Brendan discusses three tools that can help communities and civil society organizations influence private sector actors investing in projects that have an important land footprint
Brendan Schwartz is a Senior Researcher at the International Institute for Environment and Development (IIED). Together with Rachael Knight, he's co-leading the joint ILC, NAMATI and IIED Community Land Protection Learning Initiative. The Initiative is designed to build a supportive cross-regional community of practice that facilitates learning between community land rights advocates . It equips ILC members with the practical skills to support communities to document and protect their indigenous and customary lands while strengthening local land governance, natural resource management, and the land rights of women and members of marginalized groups.
THE COMMUNITY LAND PROTECTION LEARNING INITIATIVE IS AN OPPORTUNITY FOR ILC MEMBERS TO LEARN FROM PEERS HOW TO PROTECT COMMUNITY LAND
Investment chain mapping
This guide is for organisations and individuals working to support communities whose land rights, lives and livelihoods have been negatively impacted by agricultural investments. It provides guidance on strategies for holding the actors involved in agricultural investments accountable for human rights violations and all sorts of malpractices. It is informed by experiences and lessons learned from activists and practitioners throughout the world. It draws on real life examples of investment projects that have affected local communities and the different strategies used to challenge or change those investments.
Following the money: an advocate’s guide to securing accountability for agricultural investments
As foreign investments in agriculture and extractive industries increase pressures on land and natural resources, the effective use of legal tools, by government and advocates alike, has become an important ingredient of public efforts to ensure that foreign investment contributes to sustainable development. This handbook is about how to use law to make foreign investment work for sustainable development. It aims to provide a rigorous yet accessible analysis of the law regulating foreign investment in low and middle-income countries – what this law is, how it works, and how to use it most effectively.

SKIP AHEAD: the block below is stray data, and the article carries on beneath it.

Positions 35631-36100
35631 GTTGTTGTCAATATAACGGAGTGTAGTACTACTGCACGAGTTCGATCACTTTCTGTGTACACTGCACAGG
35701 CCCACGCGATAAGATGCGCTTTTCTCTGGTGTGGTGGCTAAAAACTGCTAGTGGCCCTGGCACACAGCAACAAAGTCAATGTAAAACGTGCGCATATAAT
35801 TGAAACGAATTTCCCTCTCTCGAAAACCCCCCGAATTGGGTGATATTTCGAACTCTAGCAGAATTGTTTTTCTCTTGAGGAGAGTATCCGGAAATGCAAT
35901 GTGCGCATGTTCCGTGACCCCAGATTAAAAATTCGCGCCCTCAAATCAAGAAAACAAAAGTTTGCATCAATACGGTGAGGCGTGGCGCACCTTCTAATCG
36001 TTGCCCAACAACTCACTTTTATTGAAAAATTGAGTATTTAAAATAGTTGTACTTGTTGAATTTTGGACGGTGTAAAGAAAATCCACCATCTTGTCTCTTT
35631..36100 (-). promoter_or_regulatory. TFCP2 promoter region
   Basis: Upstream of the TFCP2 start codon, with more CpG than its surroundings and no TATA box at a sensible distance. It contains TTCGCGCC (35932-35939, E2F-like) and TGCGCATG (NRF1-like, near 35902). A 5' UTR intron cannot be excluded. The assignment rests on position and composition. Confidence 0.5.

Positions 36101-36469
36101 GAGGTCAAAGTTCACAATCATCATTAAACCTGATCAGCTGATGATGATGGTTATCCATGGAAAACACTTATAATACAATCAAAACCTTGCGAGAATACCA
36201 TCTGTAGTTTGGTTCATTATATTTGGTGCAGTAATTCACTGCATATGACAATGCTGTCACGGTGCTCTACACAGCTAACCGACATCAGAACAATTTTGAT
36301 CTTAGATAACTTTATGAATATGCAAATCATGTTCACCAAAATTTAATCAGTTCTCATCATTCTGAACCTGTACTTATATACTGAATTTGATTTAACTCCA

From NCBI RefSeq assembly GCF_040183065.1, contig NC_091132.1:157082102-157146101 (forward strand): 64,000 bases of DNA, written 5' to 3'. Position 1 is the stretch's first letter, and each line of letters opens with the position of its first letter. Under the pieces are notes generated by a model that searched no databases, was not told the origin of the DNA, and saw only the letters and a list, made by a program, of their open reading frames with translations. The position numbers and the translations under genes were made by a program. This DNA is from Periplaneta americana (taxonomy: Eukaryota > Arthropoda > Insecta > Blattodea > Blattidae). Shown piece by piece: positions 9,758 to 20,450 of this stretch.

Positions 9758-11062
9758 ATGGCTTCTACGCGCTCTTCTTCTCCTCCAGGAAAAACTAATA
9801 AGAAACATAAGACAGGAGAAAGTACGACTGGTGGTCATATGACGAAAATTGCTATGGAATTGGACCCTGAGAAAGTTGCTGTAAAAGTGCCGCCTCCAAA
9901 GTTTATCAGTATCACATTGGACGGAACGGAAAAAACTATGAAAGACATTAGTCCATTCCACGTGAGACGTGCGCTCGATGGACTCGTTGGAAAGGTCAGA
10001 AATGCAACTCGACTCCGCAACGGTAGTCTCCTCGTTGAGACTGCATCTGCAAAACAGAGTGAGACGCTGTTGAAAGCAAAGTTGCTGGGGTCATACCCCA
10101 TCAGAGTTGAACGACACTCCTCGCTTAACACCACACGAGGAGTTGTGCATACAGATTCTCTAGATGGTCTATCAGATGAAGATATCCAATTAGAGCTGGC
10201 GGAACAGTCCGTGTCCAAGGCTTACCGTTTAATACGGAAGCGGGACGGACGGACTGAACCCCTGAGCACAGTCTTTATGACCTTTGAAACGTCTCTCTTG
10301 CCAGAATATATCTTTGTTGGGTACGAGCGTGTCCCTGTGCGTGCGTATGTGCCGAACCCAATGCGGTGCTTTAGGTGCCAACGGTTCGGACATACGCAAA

Foreign investment, law and sustainable development: A handbook on agriculture and extractive industries
Over the past few years, agribusiness, investment funds and government agencies have been acquiring long-term rights over large areas of land in Africa. Together with applicable national and international law, contracts define the terms of an investment project, and the way risks, costs and benefits are distributed. Drawing on the legal analysis of twelve land deals from different parts of Africa, this report discusses the contractual issues for which public scrutiny is most needed, and aims to promote informed public debate about them.
Community-Company Land Negotiations
The "Community-Investor Negotiations Guide" provide communities and frontline advocates with concrete strategies to protect themselves from unjust land-based investment projects and ensure that the community’s long-term prosperity is at the center of all negotiations.
Redress for land rights violations
A recent wave of large-scale commercial investments in agriculture, extractive industries and other land-based sectors has compounded the ‘global resource squeeze’ in low- and middle-income countries. But many communities affected by land rights violations struggle to assert their rights or obtain redress. Demand for legal support outstrips resources and what is available is not always appropriate. Pursuing litigation often presents significant obstacles and risks to the communities involved without offering any certain outcomes. To complement litigation efforts, this policy briefing suggests that an alternative and flexible mechanism to defending land rights is more effective — tailored to the local context and supporting communities to make informed decisions about what forms of redress to pursue. This approach should strengthen land governance processes in the longer term — but requires investment and commitment from donors, local partners and other legal empowerment practitioners.
Redress for land and resource rights violations: a legal empowerment agenda
learn from other participants
HOW TO: COMMUNITY VISIONING
13 Julio 2020Lea Más
How to: draft community by-laws
11 Diciembre 2019Lea Más
How to: context mapping
1 Octubre 2019Lea Más
How to: community leadership
1 Octubre 2019Lea Más
How to: human rights impact assessment
25 Septiembre 2019Lea Más
How to: ICCAs, territories of life
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HOW TO: participatory decision making
15 Julio 2020Lea Más